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Adaptive decision making in uncertain times

Adaptive Decision Making

In the past article, I explored how knowledge improves your decision making in uncertain times. In this article, I will explore adaptive decision making.

An adaptive approach[1] in decision making can improve your situation, especially in uncertainty. In this approach, you break big decisions down into smaller ones. Then while making every decision, use the best available information and incorporate as many stakeholders as possible. Always keep your options open to allow for future changes when more information becomes available.

Governments have used this style of decision making in the coronavirus crisis. They assess the situation daily if not hourly based on new information on the virus spread, the number of infected patients, and the death rate. They incorporated all stakeholders into the decision-making process, health professionals, economists, police, army, etc..

On a personal level, every one of us has to use the adaptive approach of decision making in such an unprecedented crisis. We are all now facing unforeseen circumstances that require effective and efficient decision making to survive. At work or home, we are now facing new challenges.

Adaptive decision making in uncertain times

Adaptive approach in decision making

Break small decisions into smaller ones

Don’t panic; no one knows what’s happening right now, even governments with all its financial and logistical resources are adapting along the way. Assess your financial situation, put a short, medium, and long term plan. Reallocate assets according to current risk. Many expect to be in this lockdown for the next month. Even if we overcome the crisis in a relatively short period, the economy will take much longer to recover. So be prepared.

Use the best available information

Gather knowledge as you go on many levels. In the past article, I covered the importance of acquiring the right information from the right resources on the number one enemy of our time, the coronavirus. We now have more spare time at home. Use it to learn a few new skills, a language, or improve your job market eligibility by gaining more experience in your expertise. There are several online platforms for learning that offer free and paid courses in every subject you can imagine.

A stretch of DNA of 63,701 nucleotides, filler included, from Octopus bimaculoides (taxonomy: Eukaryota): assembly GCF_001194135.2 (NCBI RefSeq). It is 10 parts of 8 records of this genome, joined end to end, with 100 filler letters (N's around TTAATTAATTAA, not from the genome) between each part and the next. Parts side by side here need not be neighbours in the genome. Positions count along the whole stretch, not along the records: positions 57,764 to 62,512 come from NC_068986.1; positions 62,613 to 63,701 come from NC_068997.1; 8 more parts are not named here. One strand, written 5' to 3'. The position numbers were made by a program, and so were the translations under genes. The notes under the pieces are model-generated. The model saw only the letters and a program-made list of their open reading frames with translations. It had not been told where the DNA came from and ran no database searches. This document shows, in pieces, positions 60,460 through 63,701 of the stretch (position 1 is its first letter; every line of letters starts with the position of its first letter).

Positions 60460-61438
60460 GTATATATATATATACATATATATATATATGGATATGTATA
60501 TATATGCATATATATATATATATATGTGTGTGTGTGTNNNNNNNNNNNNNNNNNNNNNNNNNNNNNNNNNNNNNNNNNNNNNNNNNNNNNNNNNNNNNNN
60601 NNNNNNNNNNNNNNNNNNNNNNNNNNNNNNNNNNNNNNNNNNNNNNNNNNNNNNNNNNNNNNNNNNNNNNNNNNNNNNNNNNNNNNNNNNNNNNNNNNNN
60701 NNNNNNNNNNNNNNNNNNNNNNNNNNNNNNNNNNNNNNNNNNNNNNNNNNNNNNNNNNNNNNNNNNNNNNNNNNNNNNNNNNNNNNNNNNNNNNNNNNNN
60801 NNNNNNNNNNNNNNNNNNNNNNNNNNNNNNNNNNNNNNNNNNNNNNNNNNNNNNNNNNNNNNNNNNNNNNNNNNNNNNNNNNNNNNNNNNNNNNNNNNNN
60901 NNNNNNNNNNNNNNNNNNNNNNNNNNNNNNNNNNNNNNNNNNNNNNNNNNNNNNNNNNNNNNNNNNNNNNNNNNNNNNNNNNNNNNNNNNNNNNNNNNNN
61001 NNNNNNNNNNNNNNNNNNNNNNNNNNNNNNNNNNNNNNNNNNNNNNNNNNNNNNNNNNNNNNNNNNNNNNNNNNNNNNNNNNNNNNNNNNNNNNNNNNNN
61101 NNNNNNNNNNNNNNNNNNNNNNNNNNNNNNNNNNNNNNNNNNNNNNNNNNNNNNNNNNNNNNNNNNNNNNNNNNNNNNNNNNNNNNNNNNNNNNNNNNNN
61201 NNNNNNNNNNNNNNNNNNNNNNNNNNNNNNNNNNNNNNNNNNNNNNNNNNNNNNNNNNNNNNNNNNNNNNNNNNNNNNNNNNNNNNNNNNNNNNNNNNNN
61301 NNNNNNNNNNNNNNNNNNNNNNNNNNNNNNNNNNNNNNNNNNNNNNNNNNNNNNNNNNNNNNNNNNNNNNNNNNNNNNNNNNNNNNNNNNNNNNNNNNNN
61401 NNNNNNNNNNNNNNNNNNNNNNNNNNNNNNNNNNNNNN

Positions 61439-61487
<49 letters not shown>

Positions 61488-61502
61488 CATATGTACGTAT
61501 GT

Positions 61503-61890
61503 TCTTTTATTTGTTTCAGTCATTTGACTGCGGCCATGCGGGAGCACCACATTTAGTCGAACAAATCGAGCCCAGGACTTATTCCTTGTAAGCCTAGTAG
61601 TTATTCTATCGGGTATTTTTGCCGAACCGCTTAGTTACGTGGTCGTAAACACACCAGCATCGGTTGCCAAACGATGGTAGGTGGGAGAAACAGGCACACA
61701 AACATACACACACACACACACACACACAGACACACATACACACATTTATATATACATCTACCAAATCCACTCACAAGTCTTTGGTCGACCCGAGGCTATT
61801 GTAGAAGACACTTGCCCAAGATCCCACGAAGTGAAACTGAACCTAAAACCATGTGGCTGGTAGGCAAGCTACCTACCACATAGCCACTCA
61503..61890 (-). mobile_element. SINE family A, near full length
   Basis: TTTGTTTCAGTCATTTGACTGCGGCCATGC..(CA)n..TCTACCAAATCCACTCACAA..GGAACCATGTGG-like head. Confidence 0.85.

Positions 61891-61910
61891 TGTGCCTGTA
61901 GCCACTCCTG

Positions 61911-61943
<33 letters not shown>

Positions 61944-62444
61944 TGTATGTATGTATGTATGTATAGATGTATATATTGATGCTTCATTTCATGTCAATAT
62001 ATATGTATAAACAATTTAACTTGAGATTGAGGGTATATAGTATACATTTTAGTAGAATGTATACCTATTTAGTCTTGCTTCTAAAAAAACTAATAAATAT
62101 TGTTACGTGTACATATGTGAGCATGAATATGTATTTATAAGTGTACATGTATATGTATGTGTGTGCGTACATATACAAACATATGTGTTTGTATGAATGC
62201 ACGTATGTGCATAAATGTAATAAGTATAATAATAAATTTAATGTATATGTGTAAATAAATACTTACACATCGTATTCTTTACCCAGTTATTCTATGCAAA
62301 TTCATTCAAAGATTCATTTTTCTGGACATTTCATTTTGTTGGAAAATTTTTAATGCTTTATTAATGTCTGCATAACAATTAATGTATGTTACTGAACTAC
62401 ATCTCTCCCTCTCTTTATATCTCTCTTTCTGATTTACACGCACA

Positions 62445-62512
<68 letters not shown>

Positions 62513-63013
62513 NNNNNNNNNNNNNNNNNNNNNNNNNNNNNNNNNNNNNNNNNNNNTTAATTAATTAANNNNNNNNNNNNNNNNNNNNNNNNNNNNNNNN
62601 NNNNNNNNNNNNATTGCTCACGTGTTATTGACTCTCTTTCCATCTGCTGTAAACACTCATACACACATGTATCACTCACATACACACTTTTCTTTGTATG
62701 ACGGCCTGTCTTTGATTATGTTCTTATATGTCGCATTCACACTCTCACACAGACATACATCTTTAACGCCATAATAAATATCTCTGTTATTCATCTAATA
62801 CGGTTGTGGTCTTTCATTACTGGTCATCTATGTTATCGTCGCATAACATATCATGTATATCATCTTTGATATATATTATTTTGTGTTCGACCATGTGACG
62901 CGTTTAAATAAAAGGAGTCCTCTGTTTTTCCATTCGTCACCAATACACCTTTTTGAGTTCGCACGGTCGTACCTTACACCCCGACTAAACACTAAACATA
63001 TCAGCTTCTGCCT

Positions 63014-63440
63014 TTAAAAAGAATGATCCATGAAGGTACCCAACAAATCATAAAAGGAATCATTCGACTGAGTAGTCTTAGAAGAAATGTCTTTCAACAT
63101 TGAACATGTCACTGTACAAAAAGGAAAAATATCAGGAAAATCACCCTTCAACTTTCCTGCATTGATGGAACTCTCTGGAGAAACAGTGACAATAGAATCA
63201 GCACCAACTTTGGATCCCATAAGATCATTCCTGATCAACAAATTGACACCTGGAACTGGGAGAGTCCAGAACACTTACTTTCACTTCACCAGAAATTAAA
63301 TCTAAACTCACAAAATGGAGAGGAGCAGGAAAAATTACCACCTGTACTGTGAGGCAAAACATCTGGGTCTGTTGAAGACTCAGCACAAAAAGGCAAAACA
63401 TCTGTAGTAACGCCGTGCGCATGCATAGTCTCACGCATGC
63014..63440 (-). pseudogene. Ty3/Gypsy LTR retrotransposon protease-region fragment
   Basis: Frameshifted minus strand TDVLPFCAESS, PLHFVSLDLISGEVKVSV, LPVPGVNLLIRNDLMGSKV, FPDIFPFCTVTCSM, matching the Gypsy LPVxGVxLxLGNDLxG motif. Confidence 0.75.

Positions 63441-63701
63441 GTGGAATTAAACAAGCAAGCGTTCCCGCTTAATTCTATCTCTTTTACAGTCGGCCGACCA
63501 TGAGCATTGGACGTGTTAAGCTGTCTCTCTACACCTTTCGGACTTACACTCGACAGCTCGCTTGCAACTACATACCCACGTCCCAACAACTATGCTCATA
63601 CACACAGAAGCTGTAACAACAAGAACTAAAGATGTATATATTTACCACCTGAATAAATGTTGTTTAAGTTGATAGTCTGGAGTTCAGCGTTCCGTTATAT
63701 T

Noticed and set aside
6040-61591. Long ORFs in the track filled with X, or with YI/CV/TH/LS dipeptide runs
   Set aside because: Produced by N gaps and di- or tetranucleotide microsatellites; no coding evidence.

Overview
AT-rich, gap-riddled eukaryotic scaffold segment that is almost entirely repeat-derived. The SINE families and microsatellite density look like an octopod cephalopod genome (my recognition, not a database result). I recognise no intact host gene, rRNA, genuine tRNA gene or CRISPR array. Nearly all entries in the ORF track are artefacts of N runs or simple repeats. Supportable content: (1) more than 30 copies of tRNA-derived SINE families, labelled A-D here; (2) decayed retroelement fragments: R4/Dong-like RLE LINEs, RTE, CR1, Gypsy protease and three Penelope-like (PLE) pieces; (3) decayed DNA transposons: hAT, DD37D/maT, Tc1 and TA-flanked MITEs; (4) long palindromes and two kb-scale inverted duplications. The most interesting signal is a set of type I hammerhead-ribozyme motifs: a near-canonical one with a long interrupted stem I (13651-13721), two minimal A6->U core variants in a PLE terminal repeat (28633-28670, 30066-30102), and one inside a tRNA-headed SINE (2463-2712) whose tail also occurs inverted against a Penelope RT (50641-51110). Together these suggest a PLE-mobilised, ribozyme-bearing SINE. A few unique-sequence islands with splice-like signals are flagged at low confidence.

Incorporate as many stakeholders as possible

You are not in this alone. Discuss challenges with your partner, kids, family, or friends. Share your decision-making process with people who are affected by the outcome of the decisions, reduces risk, distribute responsibility, and improves output.

Always keep your options open

Uncertain times require that you shouldn’t make decisions that have no turning back. Keep your options open and plan to have an exit strategy. Balance your money, time, and interests and diversify.

Assess frequently and adapt

Assign an hour every day, week, or month according to the unfolding situation, to assess the situation. If any new information arises that affects your home or work, reassess your decisions to make sure that you are on the right track.

In the next article, I will discuss further decision-making style for uncertain times.

Parts of this article were published in my book, In or Out: A Practical Guide to decision making.


[1]      Morgan MG, Kandlikar M, Risbey J, Dowlatabadi H. Why Conventional Tools for Policy Analysis Are Often Inadequate for Problems of Global Change. Clim Change 1999;41:271–81. DOI:10.1023/A:1005469411776.